Thursday, August 25, 2011

Gulf Coast Rebuilding Fund and PSMJ Resources Celebrate the Opening of Community Hall on 6th Anniversary of Hurricane Katrina

New Community Hall Constructed Thanks In Part to Devoted Efforts of PSMJ’s own Frank Stasiowski and Donations Made by the Design and Construction Industry

On the 6th anniversary of the destruction caused in the Gulf Coast region by Hurricane Katrina, the Gulf Coast Rebuilding Fundis thrilled to celebrate the opening of a new community hall in Bay St. Louis, Mississippi. This hall is the first large community structure rebuilt in Bay St. Louis, and is already being used to attract community gatherings and small conventions to the area.

In the aftermath of the devastation caused by Hurricane Katrina on August 29, 2005, Frank Stasiowski, FAIA, founder of PSMJ Resources, spearheaded an effort to bring the design and construction community together and raise funds to help rebuild a region that was on its knees. Named the Gulf Coast Rebuilding Fund, Inc., this charitable 501 (c) 3 organization was established by Stasiowski as a special initiative for the design and construction industry focused on the long-term rebuilding needs of the Gulf Coast communities hardest hit by the storm. Its mission was simple—to raise funds to be donated specifically for use in the planning, redesign, and permitting work necessary to assist those in need.

According to Stasiowski, Director of the Gulf Coast Rebuilding Fund, “We were honored to help this amazing community start to rebuild their lives. And the result is a beautiful, functioning Community Hall for the residents of Bay St. Louis to gather in. We’re forever gratefulto all the leaders in the design and construction industry who volunteered time and money to this cause. The Gulf Coast Rebuilding Fund has made a great difference here.”

Corky Hadden, the Coordinator for the Community Hall at Bay St. Louis acknowledges the important role the Gulf Coast Rebuilding Fund had in the planning and construction of the project. “Gulf Coast Rebuilding Fund was one of the first large contributors to this project, and really provided the seed money for us to have plans drawn up to show others what we were trying to do here. This led to bigger contributors to the project and really allowed it to happen.”

As a business advisor and resource for many top design firms around the world, PSMJ sought to unite many facets of the design and construction industry in this undertaking. Frank Stasiowskiand his wife, Joan, began the effort by appealing to leaders in the design and construction industry and by giving a personal donation of $10,000. Additionally, PSMJ employees were thrilled to get behind this cause and donate their own time and lead efforts for the PSMJ organization to contribute $25,000 to this initiative. The Gulf Coast Rebuilding Fund also called upon industry associations and the trade media by asking them to help spread the word to members and readers in this rebuilding effort.

Through the generous support of many individuals and firms representing the design and construction industry as well as the friends and family of PSMJ, this initiative became a reality. Donations collected through the Gulf Coast Rebuilding Fund not only went to the Bay St. Louis Community Hall but also to some of the other most devastated Gulf Coast communities as they continue to demonstrate the strength and unwavering purpose to rebuild what was lost.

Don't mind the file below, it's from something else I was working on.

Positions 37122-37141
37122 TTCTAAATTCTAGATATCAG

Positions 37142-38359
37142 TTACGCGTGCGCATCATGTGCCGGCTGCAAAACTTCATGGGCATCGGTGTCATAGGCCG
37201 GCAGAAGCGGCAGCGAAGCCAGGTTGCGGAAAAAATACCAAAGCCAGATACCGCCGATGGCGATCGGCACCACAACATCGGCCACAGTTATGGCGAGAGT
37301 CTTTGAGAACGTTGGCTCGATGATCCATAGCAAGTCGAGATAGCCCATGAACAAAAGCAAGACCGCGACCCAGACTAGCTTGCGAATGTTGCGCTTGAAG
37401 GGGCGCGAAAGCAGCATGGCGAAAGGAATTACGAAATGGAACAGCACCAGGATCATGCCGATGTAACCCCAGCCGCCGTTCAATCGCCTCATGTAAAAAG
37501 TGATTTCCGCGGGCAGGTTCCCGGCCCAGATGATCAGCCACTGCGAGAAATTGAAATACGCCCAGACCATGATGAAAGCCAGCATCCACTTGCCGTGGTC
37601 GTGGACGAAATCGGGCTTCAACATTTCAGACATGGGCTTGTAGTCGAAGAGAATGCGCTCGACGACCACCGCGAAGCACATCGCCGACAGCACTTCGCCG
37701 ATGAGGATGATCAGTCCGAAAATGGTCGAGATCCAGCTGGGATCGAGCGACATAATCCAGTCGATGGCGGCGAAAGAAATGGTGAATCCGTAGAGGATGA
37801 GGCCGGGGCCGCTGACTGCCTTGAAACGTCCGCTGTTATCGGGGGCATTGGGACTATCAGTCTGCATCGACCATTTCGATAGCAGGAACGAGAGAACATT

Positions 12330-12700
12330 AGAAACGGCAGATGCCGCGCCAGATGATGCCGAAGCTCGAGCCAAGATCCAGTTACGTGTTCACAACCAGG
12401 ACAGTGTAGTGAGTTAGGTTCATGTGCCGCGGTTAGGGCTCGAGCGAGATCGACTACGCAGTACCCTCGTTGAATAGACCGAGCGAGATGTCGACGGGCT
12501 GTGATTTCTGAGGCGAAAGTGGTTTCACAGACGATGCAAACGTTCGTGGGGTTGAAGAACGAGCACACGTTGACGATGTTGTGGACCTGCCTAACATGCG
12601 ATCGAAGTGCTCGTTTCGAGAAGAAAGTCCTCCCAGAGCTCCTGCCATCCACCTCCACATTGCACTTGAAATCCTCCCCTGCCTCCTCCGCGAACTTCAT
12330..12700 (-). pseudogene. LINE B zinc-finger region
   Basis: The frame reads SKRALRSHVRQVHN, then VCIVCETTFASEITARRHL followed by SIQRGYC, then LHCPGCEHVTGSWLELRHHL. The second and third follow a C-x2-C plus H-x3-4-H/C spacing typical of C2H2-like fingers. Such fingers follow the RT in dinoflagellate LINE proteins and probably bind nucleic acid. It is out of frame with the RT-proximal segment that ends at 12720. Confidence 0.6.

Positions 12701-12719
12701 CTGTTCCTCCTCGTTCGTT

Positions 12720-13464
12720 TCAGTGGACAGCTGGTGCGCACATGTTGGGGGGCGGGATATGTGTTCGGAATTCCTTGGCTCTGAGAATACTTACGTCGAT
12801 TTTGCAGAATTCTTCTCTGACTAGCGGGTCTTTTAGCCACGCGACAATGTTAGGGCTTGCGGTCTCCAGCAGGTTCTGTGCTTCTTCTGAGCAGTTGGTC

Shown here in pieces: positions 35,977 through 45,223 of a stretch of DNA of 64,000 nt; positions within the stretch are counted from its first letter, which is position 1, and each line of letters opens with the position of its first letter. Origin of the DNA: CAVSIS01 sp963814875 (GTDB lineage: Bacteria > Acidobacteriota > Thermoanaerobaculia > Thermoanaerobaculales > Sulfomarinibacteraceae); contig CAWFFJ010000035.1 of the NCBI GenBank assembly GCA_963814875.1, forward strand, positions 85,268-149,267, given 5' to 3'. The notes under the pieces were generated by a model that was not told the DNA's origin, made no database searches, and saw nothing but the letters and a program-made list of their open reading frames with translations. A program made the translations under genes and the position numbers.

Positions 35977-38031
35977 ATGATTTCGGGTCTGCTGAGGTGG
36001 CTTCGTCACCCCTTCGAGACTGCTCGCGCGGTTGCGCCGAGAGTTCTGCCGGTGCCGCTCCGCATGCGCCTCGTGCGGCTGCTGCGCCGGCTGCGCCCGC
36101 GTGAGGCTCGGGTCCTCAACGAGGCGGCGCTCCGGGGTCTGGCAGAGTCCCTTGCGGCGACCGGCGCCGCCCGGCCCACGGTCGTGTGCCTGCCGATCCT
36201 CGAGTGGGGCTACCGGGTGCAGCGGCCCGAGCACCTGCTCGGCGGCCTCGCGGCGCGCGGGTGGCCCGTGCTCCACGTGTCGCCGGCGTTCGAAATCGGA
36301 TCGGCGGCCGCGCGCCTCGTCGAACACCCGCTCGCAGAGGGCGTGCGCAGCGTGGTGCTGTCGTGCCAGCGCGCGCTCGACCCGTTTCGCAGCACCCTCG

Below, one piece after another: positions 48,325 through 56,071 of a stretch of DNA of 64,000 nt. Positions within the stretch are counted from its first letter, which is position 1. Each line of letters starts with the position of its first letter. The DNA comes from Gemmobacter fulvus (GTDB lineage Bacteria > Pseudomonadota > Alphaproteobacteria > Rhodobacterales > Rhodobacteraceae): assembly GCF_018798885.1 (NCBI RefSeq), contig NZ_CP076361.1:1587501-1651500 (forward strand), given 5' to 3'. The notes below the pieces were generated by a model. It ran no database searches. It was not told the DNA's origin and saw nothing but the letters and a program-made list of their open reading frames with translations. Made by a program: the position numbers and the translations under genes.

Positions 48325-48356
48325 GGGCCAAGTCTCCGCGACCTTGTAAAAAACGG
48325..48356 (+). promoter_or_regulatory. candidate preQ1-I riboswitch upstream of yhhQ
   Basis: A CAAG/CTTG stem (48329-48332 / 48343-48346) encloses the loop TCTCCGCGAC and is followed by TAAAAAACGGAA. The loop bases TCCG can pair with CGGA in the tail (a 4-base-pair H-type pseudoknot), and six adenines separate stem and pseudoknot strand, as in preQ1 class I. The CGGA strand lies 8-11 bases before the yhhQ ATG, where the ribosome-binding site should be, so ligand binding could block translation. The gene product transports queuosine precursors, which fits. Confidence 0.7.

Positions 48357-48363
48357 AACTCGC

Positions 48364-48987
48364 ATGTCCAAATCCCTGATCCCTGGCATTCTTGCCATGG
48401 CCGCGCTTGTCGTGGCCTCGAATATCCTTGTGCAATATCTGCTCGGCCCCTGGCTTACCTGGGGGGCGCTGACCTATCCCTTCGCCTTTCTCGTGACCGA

For more information about the Gulf Coast Rebuilding Fund, visit

Breakthrough 2012 Pre-Conference

Hear why Frank Stasiowski thinks you should attend!

Tuesday, August 23, 2011

Recent Downturn in Architecture Firm Billings Accelerates

The American Institute of Architects’ Architecture Billings Index declined for the fourth month in a row in July. With the fluctuating economy and the recent downgrade of the country’s debt, it remains unclear what the future will hold for the design industry. While the recession marked a steady decline in billings starting a few years ago, things looked to be on the upswing as numbers increased in the fourth quarter of 2010 and into the first quarter this year. While this month’s index may be discouraging, things could very well turn around as they have in the past.

The Architecture Billings Index (ABI) serves as the leading economic indicator of construction activity, and reflects the approximate 9-12 month lag time between architecture billings, and actual construction spending. The monthly ABI scores are centered around 50, with scores above 50 indicating an aggregate increase in billings, and scores below 50 indicating a decline.

The ABI registered a score of 45.1 in July, worse than the 46.3 registered in June, and the lowest score of the four month decline starting in April. While billings remain down, inquiries for new design activity have continued to improve, indicating that new projects are still under consideration. Although the values of new design contracts have weakened, this will hopefully mean more of these inquiries will turn into work in the months to come.